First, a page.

The above example did not take the cell values into consideration. All styles are applied to all cells unconditionally: the font color is red, the background color is yellow, and the font weight is bold. That may not be useful in practice. DT has provided a few helper functions to apply conditional styles to cells, such as styleInterval(), styleEqual(), and styleColorBar(). Please read the documentation in R for the usage of these functions. We show a comprehensive example below:

datatable(iris) %>% 
  formatStyle('Sepal.Length', fontWeight = styleInterval(5, c('normal', 'bold'))) %>%
  formatStyle(
    'Sepal.Width',
    color = styleInterval(c(3.4, 3.8), c('white', 'blue', 'red')),
    backgroundColor = styleInterval(3.4, c('gray', 'yellow'))
  ) %>%
  formatStyle(
    'Petal.Length',
    background = styleColorBar(iris$Petal.Length, 'steelblue'),
    backgroundSize = '100% 90%',
    backgroundRepeat = 'no-repeat',
    backgroundPosition = 'center'
  ) %>%
  formatStyle(
    'Species',
    transform = 'rotateX(45deg) rotateY(20deg) rotateZ(30deg)',
    backgroundColor = styleEqual(
      unique(iris$Species), c('lightblue', 'lightgreen', 'lightpink')
    )
  )

For the column Sepal.Length, the font weight in cells of which the values are greater than 5 will be bold. For Sepal.Width, both foreground and background colors are used: white for values smaller than 3.4, blue for those between 3.4 and 3.8, and red for those greater than 3.8; gray background for values below 3.4, and yellow for those above 3.4. For Petal.Length, a bar graph is presented as the background. For Species, the cells are actually rotated in 3D1, with different background colors (light blue for setosa, light green for versicolor, and light pink for virginica).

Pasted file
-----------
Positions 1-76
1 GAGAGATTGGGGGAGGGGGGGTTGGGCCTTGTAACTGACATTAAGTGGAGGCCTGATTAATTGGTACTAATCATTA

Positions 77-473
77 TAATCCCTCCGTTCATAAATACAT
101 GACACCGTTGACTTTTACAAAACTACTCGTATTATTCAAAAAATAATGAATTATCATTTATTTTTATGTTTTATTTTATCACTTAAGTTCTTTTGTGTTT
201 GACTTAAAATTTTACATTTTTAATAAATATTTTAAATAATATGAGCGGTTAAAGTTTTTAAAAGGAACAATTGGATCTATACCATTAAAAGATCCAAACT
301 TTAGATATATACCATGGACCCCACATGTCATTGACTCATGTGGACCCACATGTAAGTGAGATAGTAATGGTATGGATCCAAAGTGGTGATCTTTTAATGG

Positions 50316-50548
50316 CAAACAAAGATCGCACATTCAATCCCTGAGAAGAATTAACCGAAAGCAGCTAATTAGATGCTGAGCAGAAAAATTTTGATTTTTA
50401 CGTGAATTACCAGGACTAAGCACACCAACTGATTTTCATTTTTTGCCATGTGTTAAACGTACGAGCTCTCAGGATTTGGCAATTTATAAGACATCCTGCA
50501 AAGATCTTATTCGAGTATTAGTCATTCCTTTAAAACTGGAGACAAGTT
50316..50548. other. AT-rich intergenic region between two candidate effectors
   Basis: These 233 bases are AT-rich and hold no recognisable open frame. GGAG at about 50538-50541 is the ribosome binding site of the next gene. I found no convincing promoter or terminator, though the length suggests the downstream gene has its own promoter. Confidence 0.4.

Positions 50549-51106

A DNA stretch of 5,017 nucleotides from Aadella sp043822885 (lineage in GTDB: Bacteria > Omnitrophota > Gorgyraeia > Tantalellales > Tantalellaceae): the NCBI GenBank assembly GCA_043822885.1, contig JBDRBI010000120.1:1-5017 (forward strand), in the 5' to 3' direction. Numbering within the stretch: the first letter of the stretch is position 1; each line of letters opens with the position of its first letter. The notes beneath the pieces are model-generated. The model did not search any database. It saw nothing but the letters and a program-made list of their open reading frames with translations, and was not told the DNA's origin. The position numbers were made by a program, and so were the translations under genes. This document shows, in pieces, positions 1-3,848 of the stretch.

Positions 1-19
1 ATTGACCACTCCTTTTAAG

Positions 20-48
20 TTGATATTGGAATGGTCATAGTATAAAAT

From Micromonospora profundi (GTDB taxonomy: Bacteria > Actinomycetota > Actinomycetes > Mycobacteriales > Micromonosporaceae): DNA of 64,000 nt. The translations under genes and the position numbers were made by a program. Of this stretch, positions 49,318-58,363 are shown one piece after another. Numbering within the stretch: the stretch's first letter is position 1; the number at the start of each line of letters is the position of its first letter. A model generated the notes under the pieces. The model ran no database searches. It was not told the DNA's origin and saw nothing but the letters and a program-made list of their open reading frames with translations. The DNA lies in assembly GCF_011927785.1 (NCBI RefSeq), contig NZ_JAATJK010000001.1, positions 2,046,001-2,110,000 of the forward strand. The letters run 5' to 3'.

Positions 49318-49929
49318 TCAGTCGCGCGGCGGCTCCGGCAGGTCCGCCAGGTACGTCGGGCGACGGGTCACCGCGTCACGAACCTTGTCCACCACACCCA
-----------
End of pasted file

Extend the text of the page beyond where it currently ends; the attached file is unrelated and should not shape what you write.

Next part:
You can find more examples about styling cells on this page. Another R package you may consider for formatting tables is formattable; see #31 for an example.

3 Table Utilities

The functions tableHeader() and tableFooter are wrappers of htmltools::tags to generate a table header or footer. It may be convenient when you want to define a custom table container.

tableHeader(iris)
<thead>
  <tr>
    <th>Sepal.Length</th>
    <th>Sepal.Width</th>
    <th>Petal.Length</th>
    <th>Petal.Width</th>
    <th>Species</th>
  </tr>
</thead>
tableHeader(colnames(iris))  # equivalent to tableHeader(iris)
<thead>
  <tr>
    <th>Sepal.Length</th>
    <th>Sepal.Width</th>
    <th>Petal.Length</th>
    <th>Petal.Width</th>
    <th>Species</th>
  </tr>
</thead>
tableFooter(iris)  # footer
<tfoot>
  <tr>
    <th>Sepal.Length</th>
    <th>Sepal.Width</th>
    <th>Petal.Length</th>
    <th>Petal.Width</th>
    <th>Species</th>
  </tr>
</tfoot>
library(htmltools)
tags$table(tableHeader(iris), tableFooter(iris))
<table>
  <thead>
    <tr>
      <th>Sepal.Length</th>
      <th>Sepal.Width</th>
      <th>Petal.Length</th>
      <th>Petal.Width</th>
      <th>Species</th>
    </tr>
  </thead>
  <tfoot>
    <tr>
      <th>Sepal.Length</th>
      <th>Sepal.Width</th>
      <th>Petal.Length</th>
      <th>Petal.Width</th>
      <th>Species</th>
    </tr>
  </tfoot>
</table>

4 Functions Imported from htmlwidgets

We imported and re-exported a few functions from the htmlwidgets package. The function JS() can be used to wrap literal JavaScript code. You can pass either a single character string, or a character vector to JS(). In the latter case, the vector will be concatenated into a single string using the separator \n.

JS('alter("OK");')
JS(c(
  'function(x) {',
  '  return x + 1;',
  '}'
))
# same as
JS('function(x) {
  return x + 1;
}')

The function saveWidget() can be used to save a widget to an HTML file, e.g.

x = datatable(iris)
saveWidget(x, 'iris-table.html')

  1. If you use Internet Explorer, its version should be at least 10. Other modern web browsers should just work.